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You Will Never Believe These Bizarre Truth Behind 3 Credit Bureaus | 3 credit bureaus

Credit bureaus are basically the gateways to your good credit. They collect and keep track of your credit report and score, and provide that data to lenders that request it for approval. These companies then take information that they're given by lending institutions, such as payment history on existing loans, current level of balance, date and time of past due status, and perhaps even social security number(s), and apply a proprietary formula so….

Lenders use the information they're supplied with from credit bureaus to determine whether or not you are worthy of a loan. Lending institutions are only interested in two things when it comes to you as a potential borrower. Those things are your ability to pay back the money they loan you, and the possibility of you defaulting on that loan. Your credit scores are basically the gold mines of the lending world. What they want to know about you is what factors lead to those two factors.

That's where the 3 credit bureaus come into play. These companies gather information from all of the reporting bureaus and make their own, unique scores for consumers. The three bureaus that these scores are come from are; Equifax, Experian and Trans Union. All three of these agencies have in store a database that contains pertinent information from all of your past financial experiences.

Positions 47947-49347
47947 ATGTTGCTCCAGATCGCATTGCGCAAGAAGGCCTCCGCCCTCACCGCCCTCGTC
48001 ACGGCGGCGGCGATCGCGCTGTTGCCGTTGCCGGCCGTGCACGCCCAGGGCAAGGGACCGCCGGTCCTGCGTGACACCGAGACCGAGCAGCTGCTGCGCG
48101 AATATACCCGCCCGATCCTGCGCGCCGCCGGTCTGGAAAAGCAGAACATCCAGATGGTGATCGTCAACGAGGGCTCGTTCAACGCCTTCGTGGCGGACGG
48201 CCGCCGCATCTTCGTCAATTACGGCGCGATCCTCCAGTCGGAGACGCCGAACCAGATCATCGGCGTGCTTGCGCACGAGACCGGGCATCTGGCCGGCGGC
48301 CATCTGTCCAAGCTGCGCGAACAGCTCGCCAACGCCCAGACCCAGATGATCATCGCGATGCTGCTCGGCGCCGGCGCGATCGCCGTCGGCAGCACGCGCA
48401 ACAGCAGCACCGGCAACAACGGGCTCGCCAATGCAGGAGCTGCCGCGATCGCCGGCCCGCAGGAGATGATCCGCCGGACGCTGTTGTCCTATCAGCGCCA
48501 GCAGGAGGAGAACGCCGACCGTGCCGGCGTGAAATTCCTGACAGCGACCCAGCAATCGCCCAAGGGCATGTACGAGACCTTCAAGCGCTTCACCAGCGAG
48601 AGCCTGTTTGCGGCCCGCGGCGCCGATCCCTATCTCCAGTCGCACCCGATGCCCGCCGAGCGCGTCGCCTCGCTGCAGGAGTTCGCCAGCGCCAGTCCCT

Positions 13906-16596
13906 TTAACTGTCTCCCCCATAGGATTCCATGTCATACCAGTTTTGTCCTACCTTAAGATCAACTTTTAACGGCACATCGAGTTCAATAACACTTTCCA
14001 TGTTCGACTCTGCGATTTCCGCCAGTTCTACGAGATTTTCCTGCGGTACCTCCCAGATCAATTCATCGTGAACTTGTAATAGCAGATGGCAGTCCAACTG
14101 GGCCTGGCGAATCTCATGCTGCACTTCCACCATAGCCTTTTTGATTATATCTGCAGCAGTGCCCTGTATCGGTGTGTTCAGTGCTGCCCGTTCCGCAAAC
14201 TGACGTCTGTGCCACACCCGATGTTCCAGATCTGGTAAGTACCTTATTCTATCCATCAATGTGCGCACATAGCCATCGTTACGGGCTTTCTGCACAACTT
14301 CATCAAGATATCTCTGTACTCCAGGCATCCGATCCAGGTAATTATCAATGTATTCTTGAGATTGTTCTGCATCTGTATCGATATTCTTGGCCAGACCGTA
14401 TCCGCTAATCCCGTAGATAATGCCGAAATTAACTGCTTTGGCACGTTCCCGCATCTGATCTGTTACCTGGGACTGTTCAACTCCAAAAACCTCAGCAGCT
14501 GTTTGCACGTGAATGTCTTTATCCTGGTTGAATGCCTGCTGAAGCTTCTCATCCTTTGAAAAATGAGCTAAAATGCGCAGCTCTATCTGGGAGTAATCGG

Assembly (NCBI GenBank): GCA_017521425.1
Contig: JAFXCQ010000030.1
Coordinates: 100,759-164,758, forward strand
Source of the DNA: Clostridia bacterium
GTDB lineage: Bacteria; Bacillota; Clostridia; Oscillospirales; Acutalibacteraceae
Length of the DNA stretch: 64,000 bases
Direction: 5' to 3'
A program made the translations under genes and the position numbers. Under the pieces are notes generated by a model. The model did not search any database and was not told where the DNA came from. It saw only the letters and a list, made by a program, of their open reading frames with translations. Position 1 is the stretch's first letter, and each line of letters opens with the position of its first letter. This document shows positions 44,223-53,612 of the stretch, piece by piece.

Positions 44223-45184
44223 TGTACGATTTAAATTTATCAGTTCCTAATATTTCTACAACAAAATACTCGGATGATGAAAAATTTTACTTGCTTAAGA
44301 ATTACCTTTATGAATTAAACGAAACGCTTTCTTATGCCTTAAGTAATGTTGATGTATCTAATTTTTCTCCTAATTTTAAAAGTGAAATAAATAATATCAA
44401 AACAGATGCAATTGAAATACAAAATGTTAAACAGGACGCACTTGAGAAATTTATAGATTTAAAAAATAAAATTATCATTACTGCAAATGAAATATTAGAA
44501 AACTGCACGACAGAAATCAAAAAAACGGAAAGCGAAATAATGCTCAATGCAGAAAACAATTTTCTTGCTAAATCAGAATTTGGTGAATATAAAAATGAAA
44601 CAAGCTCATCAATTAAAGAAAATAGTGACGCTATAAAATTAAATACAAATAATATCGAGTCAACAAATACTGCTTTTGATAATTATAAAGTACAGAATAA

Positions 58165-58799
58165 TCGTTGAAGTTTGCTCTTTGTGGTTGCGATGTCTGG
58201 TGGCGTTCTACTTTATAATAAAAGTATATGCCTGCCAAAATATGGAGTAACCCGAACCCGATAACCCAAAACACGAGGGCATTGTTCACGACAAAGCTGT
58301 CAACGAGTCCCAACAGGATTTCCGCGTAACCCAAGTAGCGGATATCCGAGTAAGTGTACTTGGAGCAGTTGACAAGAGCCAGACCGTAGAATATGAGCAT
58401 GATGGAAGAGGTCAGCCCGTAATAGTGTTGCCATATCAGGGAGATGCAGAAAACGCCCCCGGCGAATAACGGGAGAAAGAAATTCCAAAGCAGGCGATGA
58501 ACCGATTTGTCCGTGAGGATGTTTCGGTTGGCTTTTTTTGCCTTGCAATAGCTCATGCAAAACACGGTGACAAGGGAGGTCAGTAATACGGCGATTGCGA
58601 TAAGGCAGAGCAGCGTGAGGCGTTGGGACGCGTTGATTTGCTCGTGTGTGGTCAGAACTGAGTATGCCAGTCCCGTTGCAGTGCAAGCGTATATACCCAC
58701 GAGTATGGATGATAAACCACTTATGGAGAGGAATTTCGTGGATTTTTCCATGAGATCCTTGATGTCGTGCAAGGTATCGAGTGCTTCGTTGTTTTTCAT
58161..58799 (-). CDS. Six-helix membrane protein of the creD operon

These scores, although they may be different from one agency to another, are remarkably similar in nature. Each bureau will ask some basic questions regarding your personal history. You'll probably answer yes to some of these questions when you apply for credit in general. The purpose of these questions is to get an idea of how responsible you are with your finances, what kind of debt do you have, and what kind of payment habits you have. These details are then included in your overall FICO scores. Once these data points have been compiled into your profile, these three credit bureaus will then allow you to look at them to see if they match your profile.

If your answers match what is in the report, you'll be given a positive score. This is the beginning of the lenders getting to know you. If however, you answer negatively for any reason, the lenders will find something else to go on your report. The three credit bureaus use different criteria when calculating your scores, so it's important that you look over all of their criteria before comparing lenders.

Once you've looked through all of the criteria that the three bureaus use to calculate your scores, compare lenders by the interest rates that they offer. The least expensive rate might not necessarily be the best rate. Also keep an eye out for hidden fees. Many times, these hidden fees will make your monthly payments higher than you were led to believe.

Finally, you can request copies of your credit reports from all three agencies. You can then read over them with a fine tooth comb, looking for discrepancies and errors. If you find errors, contact the reporting bureau immediately and have them fix the error. Any errors in your reports will negatively impact your scores.

It may take some time to find one or two errors, but don't give up hope just yet. Keep looking until all of the errors have been removed. Also check your three credit reports often to make sure there isn't another mistake hiding somewhere. The more information you have about lenders, the better your chances are of getting a good loan. Once you've taken the time to work on your credit scores, you'll find it much easier to shop for loans.

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